During the winter months of 1997/98 the bake house from Oberkleinich in the Bernkastel-Wittlich district was reconstructed in the open air museum. This is a small single storey house built with quarried slate.
The inside has only one room, a third of which is taken up by the oven at the back. Originally it belonged to five cooperative bakers, who built it themselves in 1932.
The new building became necessary after Adolf Weirich' s bake house in the neighbourhood was demolished. The latter built a new house in 1928 and the smoke from his old bake house constantly came in the first floor of the new house. When his neighbours declared themselves ready to participate in a new building, it was finally started in 1932.
Whereas Adolf Weirich's motivation was for practical reasons, his neighbours' decision to take part is of interest, as it reflects the economical and cultural changes taking place in the Vorderhunsrück in the early 1930s. Edmund Meurer's example from Oberkleinich makes this very clear. As in most farmhouses there was still an open fire in his kitchen in the 1920s. At about this time brick lined pilot or cast iron stoves gradually started to become common. Whereas kitchens had previously been dark, sooty rooms, from which the smell of burning spread all over the house and caused a layer of soot over everything, smoke was now drawn through a stovepipe into the chimney and passed out over the roof. Baking bread still caused a lot of dirt, since in Kleinicher Kirchspiel the oven was often built onto the house, so that it could be filled from the kitchen. In order to finally make the kitchen into a smoke-free room, he decided to join the new baking cooperative. The old oven was taken out of service and finally demolished.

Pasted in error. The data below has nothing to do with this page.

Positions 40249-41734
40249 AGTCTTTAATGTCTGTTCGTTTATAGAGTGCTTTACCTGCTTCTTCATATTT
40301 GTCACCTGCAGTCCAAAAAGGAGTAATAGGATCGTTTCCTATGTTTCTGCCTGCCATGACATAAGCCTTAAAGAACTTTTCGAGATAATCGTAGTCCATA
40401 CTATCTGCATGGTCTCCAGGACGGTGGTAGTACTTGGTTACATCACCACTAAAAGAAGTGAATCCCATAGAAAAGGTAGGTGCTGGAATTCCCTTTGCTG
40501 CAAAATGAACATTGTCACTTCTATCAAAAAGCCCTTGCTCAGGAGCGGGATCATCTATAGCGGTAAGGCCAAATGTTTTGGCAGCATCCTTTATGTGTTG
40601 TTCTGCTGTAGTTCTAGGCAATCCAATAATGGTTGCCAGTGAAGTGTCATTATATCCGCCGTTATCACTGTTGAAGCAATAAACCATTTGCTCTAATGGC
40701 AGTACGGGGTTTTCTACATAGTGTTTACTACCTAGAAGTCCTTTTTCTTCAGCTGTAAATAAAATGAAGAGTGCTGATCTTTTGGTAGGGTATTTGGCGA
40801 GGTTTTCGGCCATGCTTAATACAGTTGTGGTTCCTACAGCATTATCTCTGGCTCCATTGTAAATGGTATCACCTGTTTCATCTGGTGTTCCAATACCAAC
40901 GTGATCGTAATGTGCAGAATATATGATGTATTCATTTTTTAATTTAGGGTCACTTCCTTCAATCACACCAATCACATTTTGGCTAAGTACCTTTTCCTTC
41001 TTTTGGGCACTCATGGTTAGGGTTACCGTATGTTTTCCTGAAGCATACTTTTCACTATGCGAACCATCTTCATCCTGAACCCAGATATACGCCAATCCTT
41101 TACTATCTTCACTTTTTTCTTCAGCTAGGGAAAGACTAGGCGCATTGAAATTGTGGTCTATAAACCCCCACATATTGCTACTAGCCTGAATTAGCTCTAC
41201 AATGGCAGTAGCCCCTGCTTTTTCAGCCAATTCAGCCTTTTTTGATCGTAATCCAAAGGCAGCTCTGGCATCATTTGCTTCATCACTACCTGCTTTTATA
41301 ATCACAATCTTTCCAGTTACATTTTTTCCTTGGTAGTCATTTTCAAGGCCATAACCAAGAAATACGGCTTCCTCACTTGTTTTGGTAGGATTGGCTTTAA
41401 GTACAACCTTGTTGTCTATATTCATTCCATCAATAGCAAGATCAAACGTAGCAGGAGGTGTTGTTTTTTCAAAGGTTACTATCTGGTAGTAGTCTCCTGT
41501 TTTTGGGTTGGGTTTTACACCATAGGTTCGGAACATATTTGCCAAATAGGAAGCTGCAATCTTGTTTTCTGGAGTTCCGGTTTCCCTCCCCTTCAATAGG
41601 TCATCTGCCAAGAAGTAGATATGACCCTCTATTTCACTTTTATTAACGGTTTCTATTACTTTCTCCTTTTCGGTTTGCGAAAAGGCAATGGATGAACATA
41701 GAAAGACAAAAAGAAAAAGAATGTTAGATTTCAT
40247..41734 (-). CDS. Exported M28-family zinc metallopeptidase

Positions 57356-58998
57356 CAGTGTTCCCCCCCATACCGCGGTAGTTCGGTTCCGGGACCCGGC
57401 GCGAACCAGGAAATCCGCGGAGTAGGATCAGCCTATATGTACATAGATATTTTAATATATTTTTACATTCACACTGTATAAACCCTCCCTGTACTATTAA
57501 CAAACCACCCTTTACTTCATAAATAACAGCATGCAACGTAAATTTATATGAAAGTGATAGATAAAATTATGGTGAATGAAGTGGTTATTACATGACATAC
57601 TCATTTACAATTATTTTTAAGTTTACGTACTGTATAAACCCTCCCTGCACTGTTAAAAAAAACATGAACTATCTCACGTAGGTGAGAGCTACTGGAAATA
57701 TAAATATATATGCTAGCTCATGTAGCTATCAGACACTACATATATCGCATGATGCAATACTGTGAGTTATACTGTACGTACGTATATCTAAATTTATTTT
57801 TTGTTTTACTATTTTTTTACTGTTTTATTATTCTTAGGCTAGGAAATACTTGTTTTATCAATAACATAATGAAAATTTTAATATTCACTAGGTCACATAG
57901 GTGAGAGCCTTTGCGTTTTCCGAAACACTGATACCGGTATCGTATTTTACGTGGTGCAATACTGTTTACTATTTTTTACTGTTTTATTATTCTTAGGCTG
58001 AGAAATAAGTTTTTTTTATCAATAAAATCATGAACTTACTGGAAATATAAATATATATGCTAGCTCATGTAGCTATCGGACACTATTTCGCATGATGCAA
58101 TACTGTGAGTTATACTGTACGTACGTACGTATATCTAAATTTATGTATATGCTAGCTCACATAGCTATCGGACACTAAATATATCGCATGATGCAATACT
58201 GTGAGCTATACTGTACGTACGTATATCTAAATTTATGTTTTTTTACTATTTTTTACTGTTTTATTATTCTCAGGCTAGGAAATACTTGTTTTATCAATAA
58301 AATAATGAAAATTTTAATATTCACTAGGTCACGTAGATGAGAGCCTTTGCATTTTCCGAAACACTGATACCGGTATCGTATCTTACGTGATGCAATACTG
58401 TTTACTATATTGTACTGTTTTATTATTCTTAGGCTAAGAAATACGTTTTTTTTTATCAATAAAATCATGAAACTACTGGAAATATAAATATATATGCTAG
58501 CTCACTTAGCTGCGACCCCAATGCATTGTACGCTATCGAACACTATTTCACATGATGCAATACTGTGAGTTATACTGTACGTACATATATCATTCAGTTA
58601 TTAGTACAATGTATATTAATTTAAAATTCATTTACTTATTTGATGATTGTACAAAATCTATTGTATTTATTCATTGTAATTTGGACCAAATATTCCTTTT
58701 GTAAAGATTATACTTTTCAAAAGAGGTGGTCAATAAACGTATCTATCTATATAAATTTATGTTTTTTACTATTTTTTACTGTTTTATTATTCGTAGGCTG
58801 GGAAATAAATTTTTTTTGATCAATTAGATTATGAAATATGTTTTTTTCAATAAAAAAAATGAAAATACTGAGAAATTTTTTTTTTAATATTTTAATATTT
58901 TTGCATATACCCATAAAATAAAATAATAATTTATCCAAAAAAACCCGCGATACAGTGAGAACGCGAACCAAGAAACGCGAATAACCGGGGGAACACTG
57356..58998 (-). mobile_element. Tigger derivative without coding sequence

Only by banning smoke and fire from the kitchen, did it lose its character as just a room for work. It turned into a kitchen-cum-living room, which meant that the parlour could now become the living room. This change in the function of the rooms changed the very nature of the entire house and thus everyday life in it too. Living gained a new quality.
It is an irony of fate that this change took place at a time marked by high unemployment and hardship due to economic crises. It is noticeable that the building was not exactly built in a time of affluence. When it was dismantled it was discovered that not only were the furnace bricks from the demolished bake house used for the walls, but also that broken sandstone troughs and other waste stones were used. The oven wall is made from slate, partly from tiles and pumice stones. The heart of bake house, the oven, was still built by craftsmen at this time: by the oven builders, Edmund Frey from Bell in the Eifel. The oven in the museum was also built by a firm from Bell. The Hermann Heufft company, as the sole remaining firm from this oven building village, built the oven in May 1998, so that the bake house could be officially opened at the celebrations for the 25th anniversary of the museum in June 1998.